[Haskell-cafe] Compiler's bane
jonathanccast at fastmail.fm
Fri Aug 29 16:49:59 EDT 2008
On Fri, 2008-08-29 at 21:48 +0100, Conor McBride wrote:
> On 29 Aug 2008, at 21:12, Jonathan Cast wrote:
> > If you want to avoid infinite normal forms (or just plain lack of
> > normal
> > forms, as in let x = x in x or (\x -> x x) (\ x -> x x)), you need to
> > follow three rules:
> > 1) Static typing
> With you there.
> > 2) No value recursion
> Mostly with you: might allow productive corecursion
> computing only on demand.
> > 3) If you allow data types, no recursive data types
> I can think of a few Turing incomplete languages with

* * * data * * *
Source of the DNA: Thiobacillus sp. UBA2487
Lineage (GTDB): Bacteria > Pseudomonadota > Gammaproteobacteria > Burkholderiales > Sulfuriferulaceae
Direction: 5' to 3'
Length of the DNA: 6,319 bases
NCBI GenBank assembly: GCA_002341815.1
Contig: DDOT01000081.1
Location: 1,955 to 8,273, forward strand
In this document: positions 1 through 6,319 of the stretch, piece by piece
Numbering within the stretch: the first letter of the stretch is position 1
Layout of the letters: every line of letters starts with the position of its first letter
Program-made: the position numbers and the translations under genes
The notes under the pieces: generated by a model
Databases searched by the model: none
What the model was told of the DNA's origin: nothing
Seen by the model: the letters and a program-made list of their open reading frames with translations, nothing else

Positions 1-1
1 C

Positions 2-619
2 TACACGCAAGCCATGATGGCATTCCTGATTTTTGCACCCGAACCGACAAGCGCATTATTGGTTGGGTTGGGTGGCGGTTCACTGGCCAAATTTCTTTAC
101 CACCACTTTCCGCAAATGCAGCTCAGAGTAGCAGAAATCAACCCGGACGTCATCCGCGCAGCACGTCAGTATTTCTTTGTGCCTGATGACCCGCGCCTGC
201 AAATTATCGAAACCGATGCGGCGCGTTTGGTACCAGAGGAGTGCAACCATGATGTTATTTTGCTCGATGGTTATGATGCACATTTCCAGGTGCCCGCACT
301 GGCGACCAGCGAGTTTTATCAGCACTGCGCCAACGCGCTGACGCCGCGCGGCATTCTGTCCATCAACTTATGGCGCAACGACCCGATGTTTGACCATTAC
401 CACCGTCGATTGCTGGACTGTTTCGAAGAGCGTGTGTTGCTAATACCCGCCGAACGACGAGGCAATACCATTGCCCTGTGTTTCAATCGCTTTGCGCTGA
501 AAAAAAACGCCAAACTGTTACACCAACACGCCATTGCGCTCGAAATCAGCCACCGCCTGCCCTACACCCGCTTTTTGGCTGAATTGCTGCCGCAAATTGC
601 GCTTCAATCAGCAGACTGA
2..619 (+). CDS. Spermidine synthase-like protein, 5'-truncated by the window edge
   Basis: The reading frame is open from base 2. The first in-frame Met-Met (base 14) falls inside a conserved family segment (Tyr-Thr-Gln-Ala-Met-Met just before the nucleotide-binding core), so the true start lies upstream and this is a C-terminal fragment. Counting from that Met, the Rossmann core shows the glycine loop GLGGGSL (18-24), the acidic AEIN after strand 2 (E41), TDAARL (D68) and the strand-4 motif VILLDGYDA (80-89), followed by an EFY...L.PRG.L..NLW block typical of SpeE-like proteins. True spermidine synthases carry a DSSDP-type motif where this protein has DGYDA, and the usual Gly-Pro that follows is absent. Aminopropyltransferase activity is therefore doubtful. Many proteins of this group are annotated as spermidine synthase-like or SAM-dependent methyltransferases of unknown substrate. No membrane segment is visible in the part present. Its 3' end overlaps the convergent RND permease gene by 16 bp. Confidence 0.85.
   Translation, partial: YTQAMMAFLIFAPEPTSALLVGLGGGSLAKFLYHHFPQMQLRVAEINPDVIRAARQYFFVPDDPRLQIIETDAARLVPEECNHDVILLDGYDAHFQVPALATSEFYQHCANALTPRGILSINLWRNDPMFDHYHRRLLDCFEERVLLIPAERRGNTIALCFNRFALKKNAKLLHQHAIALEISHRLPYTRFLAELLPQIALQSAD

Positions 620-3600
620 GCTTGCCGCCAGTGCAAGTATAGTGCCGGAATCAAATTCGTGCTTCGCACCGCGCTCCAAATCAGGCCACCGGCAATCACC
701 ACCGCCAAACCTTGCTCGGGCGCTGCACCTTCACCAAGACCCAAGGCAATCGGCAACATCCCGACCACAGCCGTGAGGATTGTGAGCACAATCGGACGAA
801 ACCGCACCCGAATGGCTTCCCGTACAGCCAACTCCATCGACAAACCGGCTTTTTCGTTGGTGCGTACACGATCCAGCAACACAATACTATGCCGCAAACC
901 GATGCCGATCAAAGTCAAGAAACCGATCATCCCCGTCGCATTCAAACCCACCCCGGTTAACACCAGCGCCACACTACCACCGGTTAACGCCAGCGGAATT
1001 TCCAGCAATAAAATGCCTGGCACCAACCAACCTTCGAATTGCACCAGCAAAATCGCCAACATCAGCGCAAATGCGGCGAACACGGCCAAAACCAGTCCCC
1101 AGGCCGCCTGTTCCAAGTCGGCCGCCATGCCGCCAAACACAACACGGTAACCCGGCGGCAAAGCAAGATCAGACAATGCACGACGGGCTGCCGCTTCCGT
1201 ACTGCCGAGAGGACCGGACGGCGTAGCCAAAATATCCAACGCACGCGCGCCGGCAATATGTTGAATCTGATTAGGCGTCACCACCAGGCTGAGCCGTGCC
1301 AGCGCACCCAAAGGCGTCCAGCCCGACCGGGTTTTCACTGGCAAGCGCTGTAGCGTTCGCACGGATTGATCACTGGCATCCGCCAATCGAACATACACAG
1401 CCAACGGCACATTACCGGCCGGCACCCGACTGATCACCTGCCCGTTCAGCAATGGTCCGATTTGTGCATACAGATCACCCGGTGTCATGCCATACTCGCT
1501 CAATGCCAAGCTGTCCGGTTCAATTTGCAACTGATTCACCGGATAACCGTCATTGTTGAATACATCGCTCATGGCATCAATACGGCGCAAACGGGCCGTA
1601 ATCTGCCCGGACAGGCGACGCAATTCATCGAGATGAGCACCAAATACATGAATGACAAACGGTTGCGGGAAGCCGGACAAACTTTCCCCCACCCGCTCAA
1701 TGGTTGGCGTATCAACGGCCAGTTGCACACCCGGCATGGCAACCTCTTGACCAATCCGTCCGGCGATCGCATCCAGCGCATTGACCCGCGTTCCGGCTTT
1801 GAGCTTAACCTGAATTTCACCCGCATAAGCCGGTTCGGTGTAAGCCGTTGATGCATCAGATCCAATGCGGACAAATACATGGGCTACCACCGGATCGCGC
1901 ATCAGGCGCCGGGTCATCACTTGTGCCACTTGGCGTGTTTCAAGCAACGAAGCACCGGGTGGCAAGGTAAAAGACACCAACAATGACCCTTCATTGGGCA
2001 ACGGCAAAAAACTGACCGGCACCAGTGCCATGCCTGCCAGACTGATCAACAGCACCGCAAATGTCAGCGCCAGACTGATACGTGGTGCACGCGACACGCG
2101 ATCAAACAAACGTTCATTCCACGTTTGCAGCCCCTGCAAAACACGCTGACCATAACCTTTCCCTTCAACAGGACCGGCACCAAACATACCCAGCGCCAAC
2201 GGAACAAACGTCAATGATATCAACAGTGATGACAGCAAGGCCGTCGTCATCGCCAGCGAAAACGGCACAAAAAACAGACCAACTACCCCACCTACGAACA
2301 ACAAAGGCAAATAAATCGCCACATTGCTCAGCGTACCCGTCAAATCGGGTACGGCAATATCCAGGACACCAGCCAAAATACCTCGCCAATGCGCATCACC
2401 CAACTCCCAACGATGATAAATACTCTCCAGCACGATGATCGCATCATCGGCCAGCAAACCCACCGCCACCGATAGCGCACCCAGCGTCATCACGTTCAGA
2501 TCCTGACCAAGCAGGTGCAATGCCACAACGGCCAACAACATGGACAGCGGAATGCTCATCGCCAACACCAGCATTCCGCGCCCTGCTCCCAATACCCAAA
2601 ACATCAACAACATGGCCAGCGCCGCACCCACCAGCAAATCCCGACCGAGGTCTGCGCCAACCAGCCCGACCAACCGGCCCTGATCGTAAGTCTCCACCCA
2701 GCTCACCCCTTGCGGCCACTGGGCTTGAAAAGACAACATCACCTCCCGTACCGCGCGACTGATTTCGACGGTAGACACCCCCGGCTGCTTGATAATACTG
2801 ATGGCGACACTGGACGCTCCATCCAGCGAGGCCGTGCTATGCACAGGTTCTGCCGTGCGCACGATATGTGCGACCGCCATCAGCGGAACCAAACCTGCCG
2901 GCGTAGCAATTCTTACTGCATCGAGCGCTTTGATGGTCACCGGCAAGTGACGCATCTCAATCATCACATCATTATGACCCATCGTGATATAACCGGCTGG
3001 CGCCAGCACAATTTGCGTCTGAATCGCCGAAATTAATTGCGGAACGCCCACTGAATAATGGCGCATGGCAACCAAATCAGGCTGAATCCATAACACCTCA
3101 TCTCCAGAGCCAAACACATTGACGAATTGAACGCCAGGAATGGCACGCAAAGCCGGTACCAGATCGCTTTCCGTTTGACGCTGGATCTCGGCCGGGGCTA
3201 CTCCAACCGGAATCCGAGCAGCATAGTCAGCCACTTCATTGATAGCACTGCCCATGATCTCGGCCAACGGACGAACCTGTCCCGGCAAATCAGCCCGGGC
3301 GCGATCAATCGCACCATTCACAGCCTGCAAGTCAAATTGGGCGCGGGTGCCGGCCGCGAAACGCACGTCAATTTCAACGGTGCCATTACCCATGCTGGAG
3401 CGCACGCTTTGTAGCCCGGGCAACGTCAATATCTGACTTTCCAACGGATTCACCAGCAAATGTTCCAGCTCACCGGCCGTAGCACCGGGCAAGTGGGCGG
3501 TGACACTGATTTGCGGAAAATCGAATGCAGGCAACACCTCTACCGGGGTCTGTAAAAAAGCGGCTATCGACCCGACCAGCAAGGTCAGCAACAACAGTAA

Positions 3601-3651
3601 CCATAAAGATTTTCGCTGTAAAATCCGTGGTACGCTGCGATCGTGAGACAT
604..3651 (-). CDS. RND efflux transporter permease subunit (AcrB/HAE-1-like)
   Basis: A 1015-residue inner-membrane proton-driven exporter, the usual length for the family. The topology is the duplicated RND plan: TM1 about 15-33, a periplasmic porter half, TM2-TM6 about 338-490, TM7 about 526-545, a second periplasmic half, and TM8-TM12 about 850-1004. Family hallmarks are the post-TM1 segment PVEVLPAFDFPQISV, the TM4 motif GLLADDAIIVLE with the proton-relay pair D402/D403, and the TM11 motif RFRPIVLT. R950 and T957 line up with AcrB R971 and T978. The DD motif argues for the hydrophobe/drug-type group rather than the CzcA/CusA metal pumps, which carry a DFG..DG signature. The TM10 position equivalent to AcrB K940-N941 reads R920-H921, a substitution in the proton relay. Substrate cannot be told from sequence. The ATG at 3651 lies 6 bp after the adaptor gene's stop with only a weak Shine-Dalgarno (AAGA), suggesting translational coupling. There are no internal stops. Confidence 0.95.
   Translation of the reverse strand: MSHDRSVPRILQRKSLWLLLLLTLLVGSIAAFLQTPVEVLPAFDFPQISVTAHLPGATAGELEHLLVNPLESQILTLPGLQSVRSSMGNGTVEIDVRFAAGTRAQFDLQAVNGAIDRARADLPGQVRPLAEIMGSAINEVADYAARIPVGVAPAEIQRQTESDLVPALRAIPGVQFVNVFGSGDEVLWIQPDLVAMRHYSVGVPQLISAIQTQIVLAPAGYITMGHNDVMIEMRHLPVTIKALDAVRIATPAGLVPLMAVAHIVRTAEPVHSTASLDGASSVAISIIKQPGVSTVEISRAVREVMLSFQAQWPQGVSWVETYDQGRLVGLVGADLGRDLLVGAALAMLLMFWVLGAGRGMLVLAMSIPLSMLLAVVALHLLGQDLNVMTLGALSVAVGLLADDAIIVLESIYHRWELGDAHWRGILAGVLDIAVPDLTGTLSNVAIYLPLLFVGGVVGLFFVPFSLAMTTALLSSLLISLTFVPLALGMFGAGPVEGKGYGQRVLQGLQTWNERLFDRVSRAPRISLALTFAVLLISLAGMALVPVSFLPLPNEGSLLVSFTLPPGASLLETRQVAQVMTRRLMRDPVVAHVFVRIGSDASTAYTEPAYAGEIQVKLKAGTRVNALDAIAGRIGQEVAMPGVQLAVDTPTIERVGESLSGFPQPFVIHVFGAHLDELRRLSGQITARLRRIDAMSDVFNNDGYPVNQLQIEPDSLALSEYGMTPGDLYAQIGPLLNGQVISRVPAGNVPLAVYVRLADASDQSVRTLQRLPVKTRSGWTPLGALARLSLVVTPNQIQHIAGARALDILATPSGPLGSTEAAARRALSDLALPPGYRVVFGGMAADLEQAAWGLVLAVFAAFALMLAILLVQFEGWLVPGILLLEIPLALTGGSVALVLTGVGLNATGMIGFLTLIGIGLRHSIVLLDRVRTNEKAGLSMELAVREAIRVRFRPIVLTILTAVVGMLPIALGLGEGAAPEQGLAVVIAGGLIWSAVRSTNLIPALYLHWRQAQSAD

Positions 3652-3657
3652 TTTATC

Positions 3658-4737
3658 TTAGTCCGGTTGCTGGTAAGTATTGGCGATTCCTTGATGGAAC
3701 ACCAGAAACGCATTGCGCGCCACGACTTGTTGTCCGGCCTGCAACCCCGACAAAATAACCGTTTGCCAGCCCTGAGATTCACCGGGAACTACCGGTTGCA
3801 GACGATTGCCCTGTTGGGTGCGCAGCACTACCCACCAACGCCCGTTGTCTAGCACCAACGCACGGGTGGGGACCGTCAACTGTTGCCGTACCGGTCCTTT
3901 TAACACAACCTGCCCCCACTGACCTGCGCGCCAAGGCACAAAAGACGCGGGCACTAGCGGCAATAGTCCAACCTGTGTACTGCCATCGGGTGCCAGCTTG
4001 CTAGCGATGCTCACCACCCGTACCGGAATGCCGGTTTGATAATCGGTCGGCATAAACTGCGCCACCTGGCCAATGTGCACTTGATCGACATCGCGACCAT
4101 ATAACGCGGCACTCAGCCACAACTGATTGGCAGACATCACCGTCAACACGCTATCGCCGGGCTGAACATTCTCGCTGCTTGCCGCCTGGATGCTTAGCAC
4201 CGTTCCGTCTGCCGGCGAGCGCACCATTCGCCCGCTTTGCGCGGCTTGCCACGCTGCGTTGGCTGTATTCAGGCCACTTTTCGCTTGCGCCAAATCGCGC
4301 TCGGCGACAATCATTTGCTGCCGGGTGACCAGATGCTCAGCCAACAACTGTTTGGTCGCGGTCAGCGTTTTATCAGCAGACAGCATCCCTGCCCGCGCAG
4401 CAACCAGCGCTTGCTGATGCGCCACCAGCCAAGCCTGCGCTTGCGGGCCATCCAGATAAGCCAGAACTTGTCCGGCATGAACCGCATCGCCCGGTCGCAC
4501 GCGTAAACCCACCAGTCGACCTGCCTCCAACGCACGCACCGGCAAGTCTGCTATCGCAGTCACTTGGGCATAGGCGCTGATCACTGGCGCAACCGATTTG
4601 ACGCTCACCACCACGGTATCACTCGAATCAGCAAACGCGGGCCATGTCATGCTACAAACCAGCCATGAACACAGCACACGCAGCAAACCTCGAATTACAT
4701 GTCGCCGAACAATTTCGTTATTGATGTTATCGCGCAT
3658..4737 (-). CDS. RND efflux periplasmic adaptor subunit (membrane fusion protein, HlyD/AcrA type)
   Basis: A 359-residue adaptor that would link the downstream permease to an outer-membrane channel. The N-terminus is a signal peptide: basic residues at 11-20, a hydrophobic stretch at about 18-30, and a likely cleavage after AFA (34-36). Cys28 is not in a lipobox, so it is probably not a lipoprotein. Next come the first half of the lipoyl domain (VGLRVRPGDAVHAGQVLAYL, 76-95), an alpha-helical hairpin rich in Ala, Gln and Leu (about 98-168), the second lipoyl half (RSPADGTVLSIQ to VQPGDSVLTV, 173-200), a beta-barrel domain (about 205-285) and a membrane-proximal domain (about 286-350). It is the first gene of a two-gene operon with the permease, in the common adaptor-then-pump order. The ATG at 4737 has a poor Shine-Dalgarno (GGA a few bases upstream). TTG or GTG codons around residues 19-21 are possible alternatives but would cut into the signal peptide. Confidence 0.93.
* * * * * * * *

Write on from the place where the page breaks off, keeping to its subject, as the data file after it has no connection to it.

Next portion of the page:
> (co)recursive data types, so
> > Otherwise, your language will be Turing-complete,
> seems suspect to me.
OK. If you have any of
1) Dynamic typing, as implemented in say Scheme, or
2) Unlimited recursion, as implemented in say Haskell, or
3) Unlimited recursive data types, as implemented in say Haskell
your language is Turing-complete.
> It's quite possible to identify a total fragment of
> Haskell, eg, by seeing which of your Haskell programs
> compile in Agda.
> Things aren't as hopeless as you suggest.
OK. There are intermediate cases that involve some suitably restricted
form of recursion. I don't actually know anything about them, so I
won't comment on the suitability of such restrictions for Andrew's
interpreter. But I should have remembered their existence.
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